24 Formalizing State Space Search A solution is either – A sequence of operators that is associated with a path from start state to goal or – A state that satisfies the goal test The cost of a solution is the sum of the arc costs on the solution path – If all arcs have the same (unit) cost, then the solution cost is just the length of the solution (i.e., the length of the path)

25 Evaluating Search Strategies Completeness – Is the strategy guaranteed to find a solution when there is one? Optimality – Does the strategy find the highest-quality solution when there are several solutions? Time Complexity – How long does it take (in the worst case) to find a solution? Space Complexity – How much memory is required (in the worst case)?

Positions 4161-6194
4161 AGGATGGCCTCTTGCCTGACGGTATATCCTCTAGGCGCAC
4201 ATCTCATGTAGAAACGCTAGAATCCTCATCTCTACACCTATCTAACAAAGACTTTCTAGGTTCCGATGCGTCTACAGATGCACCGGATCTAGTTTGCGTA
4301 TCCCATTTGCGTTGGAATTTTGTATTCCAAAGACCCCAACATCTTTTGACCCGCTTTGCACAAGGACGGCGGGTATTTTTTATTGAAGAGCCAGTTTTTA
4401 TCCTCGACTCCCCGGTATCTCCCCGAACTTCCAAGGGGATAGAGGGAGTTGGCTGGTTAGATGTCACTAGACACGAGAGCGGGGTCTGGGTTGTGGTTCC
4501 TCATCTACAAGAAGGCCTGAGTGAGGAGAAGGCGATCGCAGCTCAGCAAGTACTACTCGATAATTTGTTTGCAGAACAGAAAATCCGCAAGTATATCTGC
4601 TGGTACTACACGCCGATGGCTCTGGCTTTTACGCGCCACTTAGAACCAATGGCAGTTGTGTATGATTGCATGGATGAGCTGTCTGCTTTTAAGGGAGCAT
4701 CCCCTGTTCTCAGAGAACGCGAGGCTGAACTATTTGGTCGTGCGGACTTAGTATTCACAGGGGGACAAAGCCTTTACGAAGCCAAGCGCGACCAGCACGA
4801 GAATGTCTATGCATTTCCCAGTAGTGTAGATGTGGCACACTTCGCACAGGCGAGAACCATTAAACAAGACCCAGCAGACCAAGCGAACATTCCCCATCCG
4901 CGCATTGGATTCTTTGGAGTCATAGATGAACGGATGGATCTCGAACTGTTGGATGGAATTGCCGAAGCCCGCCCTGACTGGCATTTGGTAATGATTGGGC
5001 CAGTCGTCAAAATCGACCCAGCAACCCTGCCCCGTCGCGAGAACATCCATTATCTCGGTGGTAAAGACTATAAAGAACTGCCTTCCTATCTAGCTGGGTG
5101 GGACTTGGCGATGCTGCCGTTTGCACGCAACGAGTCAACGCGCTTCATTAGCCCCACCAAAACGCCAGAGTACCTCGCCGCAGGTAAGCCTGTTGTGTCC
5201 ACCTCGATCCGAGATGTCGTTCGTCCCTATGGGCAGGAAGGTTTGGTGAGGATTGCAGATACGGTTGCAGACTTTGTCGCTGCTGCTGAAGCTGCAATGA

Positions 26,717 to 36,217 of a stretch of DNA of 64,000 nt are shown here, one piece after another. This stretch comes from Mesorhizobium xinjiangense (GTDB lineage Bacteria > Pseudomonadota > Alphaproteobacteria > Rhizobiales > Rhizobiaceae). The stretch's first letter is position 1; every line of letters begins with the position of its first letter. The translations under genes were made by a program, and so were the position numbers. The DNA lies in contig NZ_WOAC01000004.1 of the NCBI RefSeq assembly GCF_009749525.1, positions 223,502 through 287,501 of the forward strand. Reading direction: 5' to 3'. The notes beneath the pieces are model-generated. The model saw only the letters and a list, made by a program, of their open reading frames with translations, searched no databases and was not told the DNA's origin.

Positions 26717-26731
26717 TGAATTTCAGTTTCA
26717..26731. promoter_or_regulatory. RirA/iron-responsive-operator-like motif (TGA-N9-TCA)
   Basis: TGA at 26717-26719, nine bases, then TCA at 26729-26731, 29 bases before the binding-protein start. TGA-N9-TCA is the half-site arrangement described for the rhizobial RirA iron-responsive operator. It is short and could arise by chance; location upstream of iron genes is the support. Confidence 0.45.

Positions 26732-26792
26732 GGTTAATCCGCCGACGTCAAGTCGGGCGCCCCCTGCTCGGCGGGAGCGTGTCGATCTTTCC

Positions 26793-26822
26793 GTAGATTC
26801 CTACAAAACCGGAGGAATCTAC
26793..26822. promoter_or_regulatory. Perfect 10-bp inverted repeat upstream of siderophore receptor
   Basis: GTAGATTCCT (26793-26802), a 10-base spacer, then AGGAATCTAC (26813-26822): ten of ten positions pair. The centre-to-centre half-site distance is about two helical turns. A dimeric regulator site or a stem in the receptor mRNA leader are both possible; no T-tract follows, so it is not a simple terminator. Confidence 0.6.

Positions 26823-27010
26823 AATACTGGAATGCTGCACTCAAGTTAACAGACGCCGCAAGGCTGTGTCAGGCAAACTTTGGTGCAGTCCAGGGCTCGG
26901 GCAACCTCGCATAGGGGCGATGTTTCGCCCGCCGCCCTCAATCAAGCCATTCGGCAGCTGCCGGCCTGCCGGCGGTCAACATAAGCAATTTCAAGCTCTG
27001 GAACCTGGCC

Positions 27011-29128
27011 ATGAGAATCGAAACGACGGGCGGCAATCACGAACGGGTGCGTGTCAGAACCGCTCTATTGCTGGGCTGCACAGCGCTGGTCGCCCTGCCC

26 Evaluating BFS Complete? – Yes Optimal? – Not in general. When is it optimal? Time Complexity? – How do we measure it? Space Complexity?

27 Time and Space Complexity Let b = branching factor (i.e., max number of successors) m = maximum depth of the search tree d = depth of shallowest solution For BFS Time: O(b d ) If we check for goal as we generate a node! Not if we check as we get ready to expand! Space: O(b d )

28 Evaluating DFS Complete? – Not in general – Can be if space is finite and we modify tree search to account for loops and redundant paths Optimal? – No Time Complexity? – O(b m ) Space Complexity? – O(mb)

29 Depth-Limited DFS? Let l be the depth limit Complete? – No Optimal? – No Time Complexity? – O(b l ) Space Complexity? – O(m l )

30 Iterative Deepening? Complete? – Yes (if b is finite) Optimal? – Yes (if costs of all actions are the same) Time Complexity? – O(b d ) Space Complexity? – O(bd)